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Diabetic foot ulcers are a serious complication of diabetes – here’s why.

Man putting on socks.

Warning: graphic images

Diabetes is one of the most common diseases in the world. In 2015, the estimated prevalence of diabetes was 3.4 million or 9.3% of the population, and is predicted to rise to 5 million or 12.1% of the population by 2025, representing a 44% increase from 2015 to 2025.1

Long-term complications are gradual, with a higher possibility of development in people living with diabetes for several years. With 15%-25% of patients with diabetes at risk, diabetic foot ulcers (DFU) are one of the most severe complications. Additionally, as the DFU worsens, the risk of amputation increases – nearly 84% of patients who undergo lower limb amputation had a DFU present prior to the amputation.

DFUs are typically classified by the depth of the wound and the presence of infection. Several classification systems for diabetic foot ulcerations have been created, including the most widely used Wagner Classification System.

This system classifies DFU based on various factors, such as penetration depth. It assigns a grade based on the severity – grade 1 being the lowest (superficial diabetic ulcer) and grade 5 the highest (gangrene of the whole foot).2

 How DFU develops: a range of risk factors.

There are a variety of causes for the development of diabetic foot ulceration. Some of the most common ones are peripheral neuropathy, peripheral arterial disease, foot deformity, poorly controlled diabetes, and smoking.

Peripheral neuropathy can manifest itself as one of three types – sensory neuropathy, motor neuropathy and autonomic neuropathy. In the first type, the patient is unaware of skin breakdown due to sensory loss. In the second, intrinsic muscles in the foot can be affected, causing deformity and muscle imbalance and could lead to DFU. In autonomic neuropathy, dry and cracked skin and decreased sweating could make the patient vulnerable to skin breakdown and possible infection.3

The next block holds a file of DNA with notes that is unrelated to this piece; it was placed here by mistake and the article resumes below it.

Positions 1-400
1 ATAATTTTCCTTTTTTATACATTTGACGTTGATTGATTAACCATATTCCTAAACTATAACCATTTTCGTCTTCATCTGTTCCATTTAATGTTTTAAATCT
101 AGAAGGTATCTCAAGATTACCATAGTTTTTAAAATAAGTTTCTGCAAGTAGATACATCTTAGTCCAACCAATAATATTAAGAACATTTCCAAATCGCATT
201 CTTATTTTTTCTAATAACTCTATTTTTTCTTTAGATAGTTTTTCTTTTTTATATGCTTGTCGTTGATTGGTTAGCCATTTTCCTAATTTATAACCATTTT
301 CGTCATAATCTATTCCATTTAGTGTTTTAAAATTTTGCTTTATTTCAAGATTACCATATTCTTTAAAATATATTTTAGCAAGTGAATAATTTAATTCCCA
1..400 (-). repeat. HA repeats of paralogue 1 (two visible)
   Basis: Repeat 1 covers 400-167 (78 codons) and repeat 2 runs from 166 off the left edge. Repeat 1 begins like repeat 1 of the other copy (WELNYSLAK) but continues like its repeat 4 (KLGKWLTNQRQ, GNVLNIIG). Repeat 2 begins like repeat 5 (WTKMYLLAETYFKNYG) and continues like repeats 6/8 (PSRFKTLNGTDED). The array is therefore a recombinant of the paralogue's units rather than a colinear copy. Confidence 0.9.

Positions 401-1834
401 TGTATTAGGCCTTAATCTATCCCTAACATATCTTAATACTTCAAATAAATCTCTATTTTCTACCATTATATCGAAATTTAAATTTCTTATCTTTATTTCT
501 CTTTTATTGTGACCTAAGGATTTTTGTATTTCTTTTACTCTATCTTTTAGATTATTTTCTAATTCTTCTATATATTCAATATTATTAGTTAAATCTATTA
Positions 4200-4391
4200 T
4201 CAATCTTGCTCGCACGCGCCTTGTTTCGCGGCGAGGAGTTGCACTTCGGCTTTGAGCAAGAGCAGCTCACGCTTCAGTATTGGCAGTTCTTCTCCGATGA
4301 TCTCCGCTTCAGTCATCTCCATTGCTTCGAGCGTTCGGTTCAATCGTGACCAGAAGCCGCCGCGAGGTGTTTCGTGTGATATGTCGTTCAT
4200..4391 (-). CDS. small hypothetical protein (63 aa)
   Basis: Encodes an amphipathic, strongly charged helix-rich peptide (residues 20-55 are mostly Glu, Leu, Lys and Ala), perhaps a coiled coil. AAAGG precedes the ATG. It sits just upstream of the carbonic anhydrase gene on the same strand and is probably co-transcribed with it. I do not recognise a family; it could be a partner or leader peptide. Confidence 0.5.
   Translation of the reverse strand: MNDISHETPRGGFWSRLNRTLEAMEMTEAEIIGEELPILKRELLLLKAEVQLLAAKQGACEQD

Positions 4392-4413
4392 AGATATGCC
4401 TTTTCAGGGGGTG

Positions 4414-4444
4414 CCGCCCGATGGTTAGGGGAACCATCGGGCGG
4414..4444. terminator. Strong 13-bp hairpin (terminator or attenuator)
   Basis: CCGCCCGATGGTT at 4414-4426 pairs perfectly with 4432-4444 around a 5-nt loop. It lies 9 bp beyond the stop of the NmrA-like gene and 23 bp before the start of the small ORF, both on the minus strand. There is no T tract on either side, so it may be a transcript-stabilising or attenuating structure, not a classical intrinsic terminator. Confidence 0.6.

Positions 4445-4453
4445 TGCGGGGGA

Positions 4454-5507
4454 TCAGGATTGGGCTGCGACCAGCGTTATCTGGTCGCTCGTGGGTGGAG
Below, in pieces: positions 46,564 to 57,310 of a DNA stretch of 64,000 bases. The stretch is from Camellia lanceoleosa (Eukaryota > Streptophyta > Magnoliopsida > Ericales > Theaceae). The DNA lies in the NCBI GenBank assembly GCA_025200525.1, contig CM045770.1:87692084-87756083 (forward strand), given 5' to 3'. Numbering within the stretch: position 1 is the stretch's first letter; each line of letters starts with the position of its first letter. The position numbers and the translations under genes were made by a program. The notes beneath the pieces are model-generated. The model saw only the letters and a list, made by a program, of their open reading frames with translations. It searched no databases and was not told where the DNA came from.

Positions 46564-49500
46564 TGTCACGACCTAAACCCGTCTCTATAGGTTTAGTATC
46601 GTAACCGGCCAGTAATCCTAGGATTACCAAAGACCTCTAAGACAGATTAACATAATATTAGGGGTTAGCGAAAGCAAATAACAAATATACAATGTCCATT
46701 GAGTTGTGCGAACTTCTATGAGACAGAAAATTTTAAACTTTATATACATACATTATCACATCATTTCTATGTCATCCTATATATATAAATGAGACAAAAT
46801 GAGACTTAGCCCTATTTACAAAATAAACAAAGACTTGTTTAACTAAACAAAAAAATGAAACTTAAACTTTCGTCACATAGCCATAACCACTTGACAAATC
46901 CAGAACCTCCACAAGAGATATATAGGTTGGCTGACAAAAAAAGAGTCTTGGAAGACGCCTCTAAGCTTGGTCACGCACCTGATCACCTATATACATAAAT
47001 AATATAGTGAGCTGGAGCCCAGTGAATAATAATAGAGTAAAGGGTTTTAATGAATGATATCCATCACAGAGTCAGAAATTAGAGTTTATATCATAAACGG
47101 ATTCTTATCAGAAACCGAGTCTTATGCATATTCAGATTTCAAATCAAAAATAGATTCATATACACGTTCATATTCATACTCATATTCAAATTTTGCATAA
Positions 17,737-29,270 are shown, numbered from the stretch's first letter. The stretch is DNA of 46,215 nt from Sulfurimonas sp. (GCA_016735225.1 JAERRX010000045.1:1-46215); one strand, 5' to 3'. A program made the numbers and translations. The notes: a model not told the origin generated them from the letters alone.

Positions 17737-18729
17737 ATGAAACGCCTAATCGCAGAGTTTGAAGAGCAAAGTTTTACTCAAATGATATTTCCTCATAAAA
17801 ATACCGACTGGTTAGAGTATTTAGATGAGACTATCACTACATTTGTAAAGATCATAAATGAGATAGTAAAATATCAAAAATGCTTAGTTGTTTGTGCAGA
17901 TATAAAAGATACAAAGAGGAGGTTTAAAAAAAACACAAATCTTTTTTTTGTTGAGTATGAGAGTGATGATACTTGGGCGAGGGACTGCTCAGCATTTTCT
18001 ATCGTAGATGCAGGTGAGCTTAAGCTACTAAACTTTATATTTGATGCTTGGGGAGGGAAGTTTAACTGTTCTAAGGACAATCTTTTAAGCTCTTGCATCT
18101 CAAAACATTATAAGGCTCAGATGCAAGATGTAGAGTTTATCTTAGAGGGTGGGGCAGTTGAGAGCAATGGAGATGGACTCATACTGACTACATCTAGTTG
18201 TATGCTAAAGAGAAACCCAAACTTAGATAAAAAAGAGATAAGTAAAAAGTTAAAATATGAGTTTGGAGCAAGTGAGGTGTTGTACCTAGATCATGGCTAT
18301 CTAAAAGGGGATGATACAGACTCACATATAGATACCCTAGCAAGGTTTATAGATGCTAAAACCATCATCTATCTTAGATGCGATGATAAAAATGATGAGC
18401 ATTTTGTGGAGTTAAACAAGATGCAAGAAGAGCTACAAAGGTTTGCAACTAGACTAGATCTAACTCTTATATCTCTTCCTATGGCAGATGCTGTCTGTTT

Peripheral arterial disease (PAD) damages the lower limb arteries. In the presence of PAD in a DFU, lower limb amputation becomes a possibility, especially when significant tissue loss and infection have occurred.4,5 Signs and symptoms include pain when walking or resting, tight and shiny skin, thickened and brittle toenails, lack of hair growth on the foot or leg.

diabetic foot

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Additionally, structural deformities in the foot could lead to abnormal mechanical pressures and skin breakdown. Common deformities include hammertoe deformities, claw toe deformities, prominent metatarsal heads, plantar fat pad atrophy, pes cavus (high arch), Charcot foot deformity, and equinus (limited upward bending motion of the ankle joint) are some common deformities seen in the diabetic foot.6,7,8

When blood glucose levels are high white blood cells are affected. If a patient’s white blood cells don’t function properly and their diabetes is not under control, they become more prone to infection, and their body is unable to heal wounds. This can lead to further complications like cellulitis and osteomyelitis.9,10

A DFU shouldn’t remain open for long.